How to make a point of this warm and fuzzy feeling
“It’s like being in a normal world for six hours,” says Mona Absalam, searching for the perfect shade of pink in a box overflowing with multi-colored threads to finish off a shiny shirt she’s making. She describes the world of work which distracts her from the loop of anxieties and worries when we find ourselves on a sunny March morning, when it was still possible to go out reporting in Delhi, in double mask of course.
Absalam, who came to Delhi from Somalia as a refugee in 2018, spent two years learning knitting, sewing and quilting at a five-year center in Khirkee run by the Fair Trade Forum, an Indian network for the fair trade, in India. collaboration with the United Nations High Commissioner for Refugees and the non-profit Samarpan Foundation. “I never had time to embroider at home. Now I can’t wait to come here. It makes me forget the pandemic, my past life, ”says Absalam, 34, who hopes to open a sewing workshop at some point.
The clothes she and more than 30 other refugee women from Somalia, Afghanistan and Myanmar make are sold online or at exhibitions; each refugee receives a share of the sale. Absalam spent five days a week, 9 a.m. to 3 p.m., learning the delicate needle and thread dance and explaining Somali jokes in broken Hindi to the women of Afghanistan and Myanmar who became one big happy family. . “It’s the only time I don’t think about my son,” says Absalam, who worked as a translator and guide until the pandemic broke. Her eldest child went missing outside their home in Mogadishu in 2018, the same year a militant group killed her husband. “It’s a small thing but sewing pieces of fabric, joining threads, filling in holes to create something, a blanket, a quilt, it’s so reassuring, so soothing.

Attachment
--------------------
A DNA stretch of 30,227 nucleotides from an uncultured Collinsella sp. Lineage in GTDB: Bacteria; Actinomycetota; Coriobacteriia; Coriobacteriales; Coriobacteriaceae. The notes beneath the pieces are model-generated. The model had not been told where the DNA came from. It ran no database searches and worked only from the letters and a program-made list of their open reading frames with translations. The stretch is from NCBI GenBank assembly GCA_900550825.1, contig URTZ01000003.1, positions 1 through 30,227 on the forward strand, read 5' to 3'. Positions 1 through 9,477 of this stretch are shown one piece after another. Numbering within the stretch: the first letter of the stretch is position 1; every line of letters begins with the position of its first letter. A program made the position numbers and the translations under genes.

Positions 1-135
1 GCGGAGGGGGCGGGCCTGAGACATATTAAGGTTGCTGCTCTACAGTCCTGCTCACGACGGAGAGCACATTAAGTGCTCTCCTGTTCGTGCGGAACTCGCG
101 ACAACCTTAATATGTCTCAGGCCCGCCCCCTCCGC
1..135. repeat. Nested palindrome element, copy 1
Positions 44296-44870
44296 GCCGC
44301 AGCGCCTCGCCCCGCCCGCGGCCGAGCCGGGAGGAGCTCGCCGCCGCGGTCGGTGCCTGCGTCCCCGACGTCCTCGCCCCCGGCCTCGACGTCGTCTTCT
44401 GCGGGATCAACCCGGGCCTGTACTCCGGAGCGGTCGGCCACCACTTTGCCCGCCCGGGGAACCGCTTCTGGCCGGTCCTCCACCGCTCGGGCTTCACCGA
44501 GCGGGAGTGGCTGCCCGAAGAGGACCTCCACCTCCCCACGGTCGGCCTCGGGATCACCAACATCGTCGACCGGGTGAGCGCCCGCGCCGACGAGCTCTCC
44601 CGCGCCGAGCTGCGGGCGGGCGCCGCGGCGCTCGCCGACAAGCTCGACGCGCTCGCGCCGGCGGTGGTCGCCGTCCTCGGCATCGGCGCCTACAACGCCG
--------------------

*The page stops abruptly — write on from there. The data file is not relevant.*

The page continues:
Perhaps it was this act of creation and the promise of a refuge from harsh reality that prompted people around the world to turn to knitting, sewing and quilting in 2020. For Absalam, the angst may be deeper but for many others around the world facing the uncertainty of the virus, working with needle and thread has been just as calming.
Sewing fabric can be more than just a need or a self-help art. If you are creating a quilt using old patches, it can be an exercise in nostalgia. If you knit, it can be an expression of care. If you sew, it can be a playground for individual fantasy.
Over the years, research has also shown that the creative hobbies of crafts promote a sense of well-being in difficult times. For example, a nine-year study, published in the Public health journal, says it’s the play of colors, the demands of concentration, the repetitive movements and the joy of a challenge that “psychologically uplifts” people, making them experience a “flow” that boosts self-esteem, motivation and offers the feeling of creating something unique.
As another even more devastating wave of covid-19 wreaks havoc across the country, people are finding moments of joy in such creativity.
Threads of hope
Shama Dwivedi from Dehradun is one of them. The 50-year-old returned to knitting in March of last year, after a 20-year hiatus. With her children living in the United States, the HR professional was tired of spending her working days from home at Zoom meetings and emails. Her husband had passed away a year earlier and she had lost interest in socializing with her family, even on WhatsApp, but the loneliness held her back. A chance visit to a Facebook page, Knitting Club, piqued her interest – and as summer tightened her tentacles, she pulled out her old needles and thread to create something for the winter season.